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Botanical name: Kniphofia spp.
Common names: Red-Hot Poker, Torch Lily, Poker Plant
USDA zones: 5 to 10, depending on species (find your zone)
Water requirement: Moderate
Light requirement: Full sun to partial shade
Mature size: 1½ to 6 feet tall, clumping
Benefits and tolerances: Drought and heat tolerant; flowers attract hummingbirds; deer resistant
Seasonal interest: Summer flowering
When to plant: Spring or fall
Distinguishing traits. Grasslike clumps of long, narrow foliage produce stems topped with colorful clustered flowers in summer. The colors and density of the flowers give them an almost glowing appearance and very accurately portray the common names. With shades ranging from orange to yellow, coral to red, and even green to near white, color options are expansive. Heights range from 1½ to 6 feet tall, depending on variety. Most species of Kniphofia are evergreen, but some slightly deciduous varieties will resprout in early summer after laying dormant over winter.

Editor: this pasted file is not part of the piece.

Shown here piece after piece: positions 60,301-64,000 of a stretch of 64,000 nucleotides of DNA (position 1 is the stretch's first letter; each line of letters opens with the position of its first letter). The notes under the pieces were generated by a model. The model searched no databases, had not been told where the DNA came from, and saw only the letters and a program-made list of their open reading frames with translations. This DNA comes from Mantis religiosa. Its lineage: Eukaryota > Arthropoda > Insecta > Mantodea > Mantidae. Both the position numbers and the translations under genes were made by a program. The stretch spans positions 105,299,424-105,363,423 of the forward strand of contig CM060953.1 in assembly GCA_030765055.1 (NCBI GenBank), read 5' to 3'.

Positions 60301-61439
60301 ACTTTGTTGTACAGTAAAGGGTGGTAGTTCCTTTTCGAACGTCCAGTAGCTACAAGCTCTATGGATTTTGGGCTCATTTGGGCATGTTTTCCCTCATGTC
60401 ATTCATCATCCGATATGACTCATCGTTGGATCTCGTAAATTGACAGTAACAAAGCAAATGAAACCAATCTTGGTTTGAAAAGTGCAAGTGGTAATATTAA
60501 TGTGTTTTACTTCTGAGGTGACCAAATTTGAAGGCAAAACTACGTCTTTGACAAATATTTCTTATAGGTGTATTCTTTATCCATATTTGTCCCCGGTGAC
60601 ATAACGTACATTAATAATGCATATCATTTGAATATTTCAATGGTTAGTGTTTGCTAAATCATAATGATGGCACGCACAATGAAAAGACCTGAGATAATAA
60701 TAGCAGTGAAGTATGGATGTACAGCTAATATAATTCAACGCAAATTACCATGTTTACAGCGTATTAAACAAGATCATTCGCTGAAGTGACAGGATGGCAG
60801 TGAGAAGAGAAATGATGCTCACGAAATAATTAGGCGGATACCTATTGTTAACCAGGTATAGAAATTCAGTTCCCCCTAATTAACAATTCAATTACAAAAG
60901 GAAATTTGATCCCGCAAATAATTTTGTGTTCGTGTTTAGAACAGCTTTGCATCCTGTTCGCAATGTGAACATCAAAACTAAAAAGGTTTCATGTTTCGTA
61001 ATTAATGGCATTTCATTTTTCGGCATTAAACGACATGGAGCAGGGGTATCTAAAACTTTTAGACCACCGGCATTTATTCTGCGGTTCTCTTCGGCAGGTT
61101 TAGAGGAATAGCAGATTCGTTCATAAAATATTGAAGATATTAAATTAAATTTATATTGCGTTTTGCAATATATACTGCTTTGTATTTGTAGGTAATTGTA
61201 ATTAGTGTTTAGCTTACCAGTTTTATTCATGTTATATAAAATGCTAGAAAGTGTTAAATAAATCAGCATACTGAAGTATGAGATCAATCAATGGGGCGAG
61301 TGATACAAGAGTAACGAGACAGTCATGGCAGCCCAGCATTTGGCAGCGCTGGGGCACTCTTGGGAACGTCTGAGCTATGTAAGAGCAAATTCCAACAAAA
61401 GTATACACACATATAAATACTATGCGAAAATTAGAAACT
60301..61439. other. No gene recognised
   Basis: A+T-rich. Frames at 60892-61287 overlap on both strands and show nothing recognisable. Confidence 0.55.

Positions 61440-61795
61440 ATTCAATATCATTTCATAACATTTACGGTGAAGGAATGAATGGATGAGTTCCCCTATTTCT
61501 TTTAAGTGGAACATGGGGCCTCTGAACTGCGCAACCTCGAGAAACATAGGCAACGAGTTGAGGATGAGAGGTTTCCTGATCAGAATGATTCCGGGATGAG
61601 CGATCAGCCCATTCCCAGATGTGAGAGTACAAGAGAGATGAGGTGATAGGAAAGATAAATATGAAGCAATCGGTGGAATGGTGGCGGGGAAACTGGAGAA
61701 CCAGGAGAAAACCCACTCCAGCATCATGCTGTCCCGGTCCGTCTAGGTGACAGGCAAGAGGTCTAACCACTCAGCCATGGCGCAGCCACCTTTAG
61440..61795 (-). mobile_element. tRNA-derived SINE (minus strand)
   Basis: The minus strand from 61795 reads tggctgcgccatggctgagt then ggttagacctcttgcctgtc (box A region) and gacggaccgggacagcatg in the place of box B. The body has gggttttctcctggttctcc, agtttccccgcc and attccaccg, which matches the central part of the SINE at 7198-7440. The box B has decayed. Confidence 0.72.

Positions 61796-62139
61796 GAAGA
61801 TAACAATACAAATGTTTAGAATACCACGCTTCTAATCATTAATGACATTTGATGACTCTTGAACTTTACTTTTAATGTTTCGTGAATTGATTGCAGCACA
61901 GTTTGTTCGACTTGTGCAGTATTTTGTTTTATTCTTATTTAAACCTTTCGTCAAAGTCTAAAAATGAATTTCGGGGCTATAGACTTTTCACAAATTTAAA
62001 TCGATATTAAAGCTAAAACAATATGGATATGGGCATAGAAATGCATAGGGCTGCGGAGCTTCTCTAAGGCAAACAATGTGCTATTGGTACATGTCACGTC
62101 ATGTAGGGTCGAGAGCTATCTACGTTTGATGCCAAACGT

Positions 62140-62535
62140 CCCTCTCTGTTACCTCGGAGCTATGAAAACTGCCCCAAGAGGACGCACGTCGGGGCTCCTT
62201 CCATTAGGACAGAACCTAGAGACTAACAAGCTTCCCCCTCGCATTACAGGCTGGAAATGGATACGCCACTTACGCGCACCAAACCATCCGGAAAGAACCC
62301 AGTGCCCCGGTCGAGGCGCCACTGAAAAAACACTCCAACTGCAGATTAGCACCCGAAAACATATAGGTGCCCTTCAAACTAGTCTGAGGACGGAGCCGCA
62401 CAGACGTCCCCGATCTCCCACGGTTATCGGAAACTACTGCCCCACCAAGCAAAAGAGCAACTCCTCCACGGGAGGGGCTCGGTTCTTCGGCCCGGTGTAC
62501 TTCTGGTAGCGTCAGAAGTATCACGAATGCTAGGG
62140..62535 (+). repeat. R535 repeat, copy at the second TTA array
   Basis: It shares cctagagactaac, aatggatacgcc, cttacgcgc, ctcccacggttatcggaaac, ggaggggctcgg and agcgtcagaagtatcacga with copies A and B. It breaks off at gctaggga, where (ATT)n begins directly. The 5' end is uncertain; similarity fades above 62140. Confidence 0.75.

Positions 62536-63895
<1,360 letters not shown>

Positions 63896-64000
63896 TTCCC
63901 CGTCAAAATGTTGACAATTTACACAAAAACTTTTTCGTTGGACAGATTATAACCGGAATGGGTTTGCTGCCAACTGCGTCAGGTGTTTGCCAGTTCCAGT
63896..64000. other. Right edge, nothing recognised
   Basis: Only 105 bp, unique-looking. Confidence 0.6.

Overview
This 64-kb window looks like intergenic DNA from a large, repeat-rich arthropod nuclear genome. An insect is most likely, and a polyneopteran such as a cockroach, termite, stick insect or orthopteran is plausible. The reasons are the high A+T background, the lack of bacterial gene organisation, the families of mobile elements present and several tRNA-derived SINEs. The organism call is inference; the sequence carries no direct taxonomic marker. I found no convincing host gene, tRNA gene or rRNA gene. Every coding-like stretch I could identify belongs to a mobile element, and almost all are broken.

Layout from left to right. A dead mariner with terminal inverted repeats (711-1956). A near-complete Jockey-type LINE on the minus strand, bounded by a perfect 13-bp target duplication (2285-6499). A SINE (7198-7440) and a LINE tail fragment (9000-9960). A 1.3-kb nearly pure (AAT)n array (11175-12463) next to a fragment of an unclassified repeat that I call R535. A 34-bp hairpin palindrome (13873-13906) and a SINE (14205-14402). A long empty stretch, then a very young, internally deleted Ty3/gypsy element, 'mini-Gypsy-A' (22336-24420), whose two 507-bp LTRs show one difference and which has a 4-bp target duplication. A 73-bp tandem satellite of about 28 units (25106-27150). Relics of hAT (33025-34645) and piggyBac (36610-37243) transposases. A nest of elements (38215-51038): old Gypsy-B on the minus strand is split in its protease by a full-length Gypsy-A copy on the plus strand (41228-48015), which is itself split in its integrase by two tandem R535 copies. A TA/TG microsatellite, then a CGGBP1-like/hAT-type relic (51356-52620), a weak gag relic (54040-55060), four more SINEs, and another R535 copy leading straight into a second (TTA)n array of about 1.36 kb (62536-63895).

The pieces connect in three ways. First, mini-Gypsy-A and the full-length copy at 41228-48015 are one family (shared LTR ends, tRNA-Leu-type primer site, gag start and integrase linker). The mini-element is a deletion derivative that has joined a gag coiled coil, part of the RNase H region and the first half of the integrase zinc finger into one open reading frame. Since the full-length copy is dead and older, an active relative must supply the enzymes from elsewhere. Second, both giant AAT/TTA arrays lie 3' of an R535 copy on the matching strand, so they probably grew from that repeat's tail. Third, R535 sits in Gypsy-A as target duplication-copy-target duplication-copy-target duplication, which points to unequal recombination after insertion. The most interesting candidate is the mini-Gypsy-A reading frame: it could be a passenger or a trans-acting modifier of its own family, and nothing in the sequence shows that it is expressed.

Shown here: Kniphofia 'Ember Glow', zones 6 to 9
How to use it. While Kniphofia lends itself naturally to subtropical and Mediterranean gardens, it makes a great addition to any spot in need of color and clean texture. Lining an entry path in the garden shown here, a large clump of poker flowers projects up and creates a nice textural and colorful contrast to surrounding plants. Mixed in a planter with high-textured plants and grasses, Kniphofia picks up warm-hued accents and creates a dynamic planting profile.
Planting notes. For optimum growth, plant Kniphofia in an open, sunny spot in the garden in rich and well-drained soil. While the plant is drought tolerant for the most part, it prefers regular water and fertilizer during the growth and flowering months.
Some species will tolerate frost but may die to the ground in winter. Not to worry; the plant will resprout in early summer. After the plant has finished flowering, leave spent flowers and leaves on the plant until late winter or early spring. You can then deadhead to prepare for new growth. And while this plant can be propagated through division or seed, wait until it has matured for a few years before you disturb it.
See more great design flowers and plants, grasses and trees.